A firewall (specifically a network firewall) is a network security appliance that monitors as well as controls incoming and outgoing network traffic. It takes action to either block or allow specific traffic based on pre-determined security rules. The very basic purpose of firewall is typically to establish a barrier between a trusted internal network and untrusted outside network like internet and preventing the unauthorized access.
Network Firewalls are positioned on the gateway computers of LANs (Local Area Networks), WANs (Wide Area Networks) and intranets. They are either software appliances running on general-purpose hardware, or hardware-based firewall computer appliances. Firewall appliances may also offer other functionality in addition to protection, such as acting as a DHCP (Dynamic Host Configuration Protocol) or VPN (Virtual Private Network) server for that internal network.
Types of Firewalls – Proxy firewall
An early type of firewall device, a proxy firewall serves as the gateway from one network to another for a specific application. Proxy servers can provide additional functionality such as content caching and security by preventing direct connections from outside the network. However, this also may impact throughput capabilities and the applications they can support.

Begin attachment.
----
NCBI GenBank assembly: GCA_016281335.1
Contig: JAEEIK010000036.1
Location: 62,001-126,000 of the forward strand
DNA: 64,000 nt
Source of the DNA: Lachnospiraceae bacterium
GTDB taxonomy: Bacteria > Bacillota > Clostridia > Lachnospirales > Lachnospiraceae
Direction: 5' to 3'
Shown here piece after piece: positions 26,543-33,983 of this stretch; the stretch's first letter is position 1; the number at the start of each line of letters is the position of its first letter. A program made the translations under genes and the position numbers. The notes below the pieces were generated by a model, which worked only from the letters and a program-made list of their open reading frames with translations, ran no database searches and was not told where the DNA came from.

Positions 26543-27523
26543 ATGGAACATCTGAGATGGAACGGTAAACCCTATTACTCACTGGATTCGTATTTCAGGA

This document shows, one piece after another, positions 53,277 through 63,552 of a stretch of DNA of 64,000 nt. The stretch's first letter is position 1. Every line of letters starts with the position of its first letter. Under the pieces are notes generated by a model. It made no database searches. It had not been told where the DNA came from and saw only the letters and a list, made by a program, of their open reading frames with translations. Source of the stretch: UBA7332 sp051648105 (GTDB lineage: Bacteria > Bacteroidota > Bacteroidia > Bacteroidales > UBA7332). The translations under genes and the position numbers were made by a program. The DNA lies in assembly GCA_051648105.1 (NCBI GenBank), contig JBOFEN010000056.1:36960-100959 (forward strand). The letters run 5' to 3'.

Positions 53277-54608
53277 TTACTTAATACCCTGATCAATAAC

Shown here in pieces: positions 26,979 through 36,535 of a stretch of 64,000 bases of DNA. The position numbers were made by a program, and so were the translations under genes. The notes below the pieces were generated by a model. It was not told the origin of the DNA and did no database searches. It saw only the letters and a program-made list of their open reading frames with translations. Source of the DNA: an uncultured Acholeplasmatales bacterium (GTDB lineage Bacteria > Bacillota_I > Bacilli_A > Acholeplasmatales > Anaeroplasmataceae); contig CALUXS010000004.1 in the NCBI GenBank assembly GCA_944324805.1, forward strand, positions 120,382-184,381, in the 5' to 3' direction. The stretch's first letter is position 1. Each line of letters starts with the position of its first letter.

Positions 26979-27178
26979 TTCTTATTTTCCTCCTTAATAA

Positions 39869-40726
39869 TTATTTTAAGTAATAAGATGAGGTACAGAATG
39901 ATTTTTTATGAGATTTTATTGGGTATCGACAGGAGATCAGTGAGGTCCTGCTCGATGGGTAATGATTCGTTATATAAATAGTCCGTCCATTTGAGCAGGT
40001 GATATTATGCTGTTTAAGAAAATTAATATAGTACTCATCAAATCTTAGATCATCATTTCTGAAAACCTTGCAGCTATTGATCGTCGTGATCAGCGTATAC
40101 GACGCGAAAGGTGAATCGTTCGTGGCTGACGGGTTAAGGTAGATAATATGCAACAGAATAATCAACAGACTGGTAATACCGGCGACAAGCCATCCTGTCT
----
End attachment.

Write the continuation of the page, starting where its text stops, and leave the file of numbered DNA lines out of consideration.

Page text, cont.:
Stateful inspection firewall
Now thought of as a “traditional” firewall, a stateful inspection firewall allows or blocks traffic based on state, port, and protocol. It monitors all activity from the opening of a connection until it is closed. Filtering decisions are made based on both administrator-defined rules as well as context, which refers to using information from previous connections and packets belonging to the same connection.
Unified threat management (UTM) firewall
A UTM device typically combines, in a loosely coupled way, the functions of a stateful inspection firewall with intrusion prevention and antivirus. It may also include additional services and often cloud management. UTMs focus on simplicity and ease of use.